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Healthcare Insurance: Effects of Adverse Selection

It is quite natural that those people who know or suspect that the probability of them falling sick is high are most likely to buy insurance. On the same note, many people do not like paying high insurance premiums than the expenses they are likely to incur in hospitals. Therefore, it goes without saying that people will go for insurance plans where they pay the minimal amount of premiums but get the maximum cover. This type of reasoning and action by the public is referred to as adverse selection. Adverse selection is more pronounced in the Medicaid insurance plan than the Medicare plan (Getzen 84). To begin with, Medicaid is tailored for the poor in society whose contribution is minimal. Additionally, Medicaid covers a significant number of nursing homes where the elderly are taken care of. Consequently, even the elderly who are covered by the Medicare eventually qualify for Medicaid after spending long time in nursing homes. Similarly, since paying for medical services individually is expensive, many poor people will choose to enroll for Medicaid (Getzen101).

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Rationality of the Uninsured

Though it has been argued that for security purposes everybody should have health insurance, some people still do not have it. These people prefer to pay for their medical expenses whenever they fall sick. It might seem as an irrational idea, but some people have said that it is actually economically rational. Firstly, if these people do not have health problems, they end up spending less than those who pay insurance premiums (Getzen 110). Secondly, these people avoid paying high insurance premiums regularly and can invest the money elsewhere. On the same note, the uninsured avoid the many regulations that are put in place when one buys insurance, for instance the in network coverage.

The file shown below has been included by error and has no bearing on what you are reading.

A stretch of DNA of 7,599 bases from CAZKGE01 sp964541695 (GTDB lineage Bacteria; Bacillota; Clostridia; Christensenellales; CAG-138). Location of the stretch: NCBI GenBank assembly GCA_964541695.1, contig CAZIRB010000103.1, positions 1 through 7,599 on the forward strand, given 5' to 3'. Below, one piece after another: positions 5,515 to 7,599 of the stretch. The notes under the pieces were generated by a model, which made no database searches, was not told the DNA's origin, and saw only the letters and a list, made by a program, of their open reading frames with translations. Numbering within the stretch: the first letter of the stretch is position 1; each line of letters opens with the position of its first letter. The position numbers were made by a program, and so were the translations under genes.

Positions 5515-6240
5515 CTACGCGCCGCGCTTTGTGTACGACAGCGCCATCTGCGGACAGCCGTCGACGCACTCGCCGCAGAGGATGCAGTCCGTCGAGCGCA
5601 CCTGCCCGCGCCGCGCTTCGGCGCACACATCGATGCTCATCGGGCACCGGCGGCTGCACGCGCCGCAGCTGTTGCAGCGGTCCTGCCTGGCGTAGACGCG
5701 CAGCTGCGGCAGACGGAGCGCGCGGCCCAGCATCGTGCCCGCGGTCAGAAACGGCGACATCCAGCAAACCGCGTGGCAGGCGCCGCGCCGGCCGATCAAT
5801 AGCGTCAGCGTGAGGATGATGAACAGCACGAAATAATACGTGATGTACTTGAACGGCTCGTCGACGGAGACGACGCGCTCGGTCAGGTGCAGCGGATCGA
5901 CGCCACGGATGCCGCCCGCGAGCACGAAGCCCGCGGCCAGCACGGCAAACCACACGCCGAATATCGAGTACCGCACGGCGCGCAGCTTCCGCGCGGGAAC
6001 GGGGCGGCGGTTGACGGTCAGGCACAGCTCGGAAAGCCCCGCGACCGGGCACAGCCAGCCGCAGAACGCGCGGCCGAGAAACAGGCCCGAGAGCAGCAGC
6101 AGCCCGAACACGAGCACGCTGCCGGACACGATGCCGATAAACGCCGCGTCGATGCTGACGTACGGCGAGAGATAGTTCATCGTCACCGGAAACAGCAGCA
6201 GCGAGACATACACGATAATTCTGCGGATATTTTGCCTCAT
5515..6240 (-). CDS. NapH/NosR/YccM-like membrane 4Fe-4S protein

Physicians’ payment in the U.S.

In the United States, commercial insurance contracts cover the largest number of people under the age of 65 years. Consequently, they pay the huge amount to physicians compared to other insurance organizations. The commercial insurance contracts usually use the modified form of Medicare Resource-Based Relative Value Scale (RBRV’S) as a base for their payments. In other instances, the Medicare payment levels are used as a yardstick for payments (Getzen 115). It is important to note that mode of payment has changed from the initial use of fees structures, to the present use of relative value scales. This change has been necessitated by the large number of issues that payment modes have to address.

Relative Value Scale Determination

Initially, a common service was given one point while the other services were given points relative to this service. Thereafter, physicians and insurance firms agreed on the amount to be paid per point and payment was calculated based on the same. However, this changed with the introduction of RBRV’S where the estimates of point value is made based on different factors. The factors include; physician time, intensity of effort, practice costs as well as costs of advances specialty training (Getzen 114).

Agency

An agent is defined as a person who executes certain duties on behalf of another person for a fee. In the healthcare industry, physicians act as agents of patients. Though, an agent seems to increase the cost of a transaction, the knowledge and valuable information agents have end up reducing the ultimate cost incurred (Getzen 126). However, if agents carry out their duties under circumstances of imperfect information, they are bound to bring about problems which could have been avoided if the transaction was carried out directly.

References

Getzen, Thomas E. Wiley Pathways Health Care Economics. Hoboken: John Wiley and Sons, 2007. Print.

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